This post is inspired by Paul Pitchford’s Healing with Whole Foods. It is my intention to share his philosophy of nutritional health and the unique properties of individual fruits, vegetables, nuts, seeds, herbs, and more. I highly recommend this book for anyone wanting to personally explore nutrition.
During springtime, the diet should be the lightest of the year and contain foods which emphasize the qualities of spring. Sweet and pungent flavors are recommended. Young beets and carrots thinned from the garden, fresh greens, and sprouts are appropriate and delightful. We naturally eat less, or even fast to cleanse the body of the fats and heavy foods of winter. Heavy foods tend to create a clogged, stagnant liver resulting in spring fits, fevers, mental fogginess, and lethargy.
Pungent Herbs Recommended for Spring:
Basil, Fennel, Marjoram, Rosemary, Cayenne, Caraway, Dill, Bay Leaf, Mint, Onions, Mustard, Turmeric, Cardamom, Cumin, Ginger, Black Pepper, Horseradish, Lemon balm
Food preparation becomes simpler in the spring. (Save the energy usually spent cooking meals.) Raw and sprouted foods should be emphasized, as they cool and cleanse the system. Before the use of fire, man was extremely active physically, generating abundant heat; thus, early people found balance in the cooling effects of raw foods. Our genetic makeup has not changed, and experiencing primal biological states is necessary for rejuvenation.
During warmer climates, and in times of great physical activity, increase raw food consumption. Most people do well eating some raw food daily, with an increase in spring and summer. Nevertheless, moderation is recommended because uncooked foods eaten in excess can weaken digestion, trigger excessive cleansing reactions, and cause bowel inflammation. Raw foods should be used cautiously in individuals with weakness and deficiency.
Most people living in temperate climates, including the United States and Europe, need to cook the majority of their food in order to maintain climatic and digestive balance. In spring, food is best cooked for a shorter time at higher temperatures. A high temperature steam or quick sauté method is optimal because the food is not fully cooked.
The Liver in Harmony and Disease
Chemicals, intoxicants, denatured food, and too much fat disrupt the delicate biochemical processes of the liver, resulting in a myriad of physical and emotional problems. The liver stores and purifies blood. However, if the liver becomes stagnant, due to excessive toxic substances, blood purification may be inadequate. Traditional Chinese physiology tells us that a healthy liver establishes a smooth and soothing flow of energy through the whole person, body and mind. When the body is harmonious there is never stress, tension, anger, or agitation.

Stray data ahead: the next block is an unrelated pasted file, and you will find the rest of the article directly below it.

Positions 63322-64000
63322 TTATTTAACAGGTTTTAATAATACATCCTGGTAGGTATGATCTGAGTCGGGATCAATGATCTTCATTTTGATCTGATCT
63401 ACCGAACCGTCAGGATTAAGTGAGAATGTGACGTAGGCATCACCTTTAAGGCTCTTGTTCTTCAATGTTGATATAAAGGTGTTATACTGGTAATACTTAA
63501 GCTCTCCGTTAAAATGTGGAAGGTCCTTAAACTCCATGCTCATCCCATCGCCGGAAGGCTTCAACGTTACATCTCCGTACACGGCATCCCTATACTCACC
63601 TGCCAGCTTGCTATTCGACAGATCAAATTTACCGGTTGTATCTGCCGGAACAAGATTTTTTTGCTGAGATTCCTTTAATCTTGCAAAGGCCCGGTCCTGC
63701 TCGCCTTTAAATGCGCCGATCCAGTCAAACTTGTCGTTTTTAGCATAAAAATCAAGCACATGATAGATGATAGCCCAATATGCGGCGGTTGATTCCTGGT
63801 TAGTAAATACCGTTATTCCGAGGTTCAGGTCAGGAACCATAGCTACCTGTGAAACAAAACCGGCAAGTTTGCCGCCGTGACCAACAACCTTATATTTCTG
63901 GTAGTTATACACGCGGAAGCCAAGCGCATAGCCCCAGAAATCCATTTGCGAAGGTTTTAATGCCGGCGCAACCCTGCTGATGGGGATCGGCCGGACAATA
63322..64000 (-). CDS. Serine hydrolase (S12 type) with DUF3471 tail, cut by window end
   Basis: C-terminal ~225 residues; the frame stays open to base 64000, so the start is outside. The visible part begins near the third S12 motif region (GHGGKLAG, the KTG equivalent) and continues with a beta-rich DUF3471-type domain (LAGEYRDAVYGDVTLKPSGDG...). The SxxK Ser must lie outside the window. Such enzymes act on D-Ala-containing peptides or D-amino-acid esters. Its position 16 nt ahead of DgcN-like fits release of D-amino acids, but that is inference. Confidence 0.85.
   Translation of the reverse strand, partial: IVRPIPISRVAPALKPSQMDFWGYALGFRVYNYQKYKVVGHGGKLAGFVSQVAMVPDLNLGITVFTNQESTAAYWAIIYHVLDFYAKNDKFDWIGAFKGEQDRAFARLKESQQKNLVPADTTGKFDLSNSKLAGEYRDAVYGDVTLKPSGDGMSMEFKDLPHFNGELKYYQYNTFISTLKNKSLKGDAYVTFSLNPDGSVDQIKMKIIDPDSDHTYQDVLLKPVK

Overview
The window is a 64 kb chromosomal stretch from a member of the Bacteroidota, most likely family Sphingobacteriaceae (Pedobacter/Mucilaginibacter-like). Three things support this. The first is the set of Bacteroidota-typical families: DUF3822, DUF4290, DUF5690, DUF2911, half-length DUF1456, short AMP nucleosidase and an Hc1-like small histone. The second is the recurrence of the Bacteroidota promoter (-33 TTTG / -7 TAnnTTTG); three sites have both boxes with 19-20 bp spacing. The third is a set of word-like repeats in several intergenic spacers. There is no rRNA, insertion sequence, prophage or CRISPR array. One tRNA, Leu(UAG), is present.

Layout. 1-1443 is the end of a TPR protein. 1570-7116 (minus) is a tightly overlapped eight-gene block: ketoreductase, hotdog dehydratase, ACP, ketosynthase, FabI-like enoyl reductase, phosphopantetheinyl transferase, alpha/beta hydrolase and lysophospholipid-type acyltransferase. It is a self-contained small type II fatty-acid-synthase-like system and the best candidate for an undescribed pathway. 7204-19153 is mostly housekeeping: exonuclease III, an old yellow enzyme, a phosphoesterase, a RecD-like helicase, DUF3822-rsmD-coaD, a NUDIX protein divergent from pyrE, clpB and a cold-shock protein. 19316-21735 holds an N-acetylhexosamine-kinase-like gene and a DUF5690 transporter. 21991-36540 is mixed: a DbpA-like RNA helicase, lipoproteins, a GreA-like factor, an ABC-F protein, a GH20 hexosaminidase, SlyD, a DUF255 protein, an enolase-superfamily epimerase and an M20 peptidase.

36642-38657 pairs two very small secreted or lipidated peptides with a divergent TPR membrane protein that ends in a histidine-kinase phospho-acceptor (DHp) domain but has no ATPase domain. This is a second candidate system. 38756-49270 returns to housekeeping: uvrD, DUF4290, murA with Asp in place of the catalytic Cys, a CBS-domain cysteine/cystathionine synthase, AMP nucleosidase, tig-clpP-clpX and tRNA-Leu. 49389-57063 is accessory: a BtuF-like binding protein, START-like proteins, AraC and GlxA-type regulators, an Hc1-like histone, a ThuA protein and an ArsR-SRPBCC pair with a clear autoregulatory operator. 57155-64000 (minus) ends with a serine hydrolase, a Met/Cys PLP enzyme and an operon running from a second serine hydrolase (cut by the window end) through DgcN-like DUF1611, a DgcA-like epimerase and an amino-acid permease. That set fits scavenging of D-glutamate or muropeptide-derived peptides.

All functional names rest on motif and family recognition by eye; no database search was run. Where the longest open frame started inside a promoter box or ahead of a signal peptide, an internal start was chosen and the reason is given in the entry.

Dietary Principles for Healing the Liver
- Except in instances of malnutrition, eating less is the most helpful remedy. One should eliminate hydrogenated and poor quality fats (margarine, shortening, rancid oils), excessive nuts and seeds, chemicals in food and water, prescription drugs (with physician approval), all intoxicants, and highly processed, prepackaged foods.
- Foods that stimulate the liver out of stagnancy include the pungent herbs and spices listed above. Some anti-stagnancy foods that are not pungent are: beets, strawberries, peaches, cherries, chestnuts, pine nuts, cabbages, turnips, kohlrabi, cauliflower, broccoli, and Brussels sprouts.
- Bitter and Sour foods detoxify the liver, removing harmful environmental toxins that build up over time. Vinegar flushes the toxins out of the liver, improving its natural blood filtration processes, and thus, amplifying energy levels. Choose quality vinegars such as apple-cider, brown-rice, and rice-wine. Lemons, limes, or grapefruits are also bitter/sour, cooling, and cleansing. Other helpful bitter foods are lettuce, kale, collard greens, radish, dandelion, and chamomile.
In Paleolithic times, most humans existed on animal meats and fats. They consumed very little carbohydrates, ate minimal amounts of fruits, nuts, and wild edibles that were available seasonally. When food wasn’t abundant, humans fasted. Except in cases of deficiency and malnutrition, most people will benefit from a brief, detoxifying, cleanse or fast.
Fasting doesn’t have to mean the absence of food The object is to allow the organs a chance to shed excess toxic accumulation, not to starve oneself, so be sure to eat when hungry. I recommend starting on the weekend or during time off. Before the cleanse, load up on iron, and eat a protein rich meal. Then, try a three day long cleanse, ingesting only chamomile or mint tea with honey, fruits and vegetables. Feed Your Vitality has a spring detox soup that would be helpful and ideal for the process. You may feel like you are eating and drinking all day, which is fine. Brisk walks, hot baths, massage, and yoga help the cleansing process. Some people may feel tired the first few days, but feel a surge of energy after the 3rd or 4th day. It depends on the individual. Some may only need a weekend, some a week, or longer. The renewal of energy and revitalization lets the person know that the fast can be ended, as the organs have had adequate time to heal. It is strongly recommended that any drastic change in diet be supervised by a physician, if you do not currently have one you can visit our website for a list of doctors dedicated to preventing disease before it manifests. http://www.feedyourvitality.com/Links.html
I hope this spring brings you a renewed sense of vitality and clarity of mind.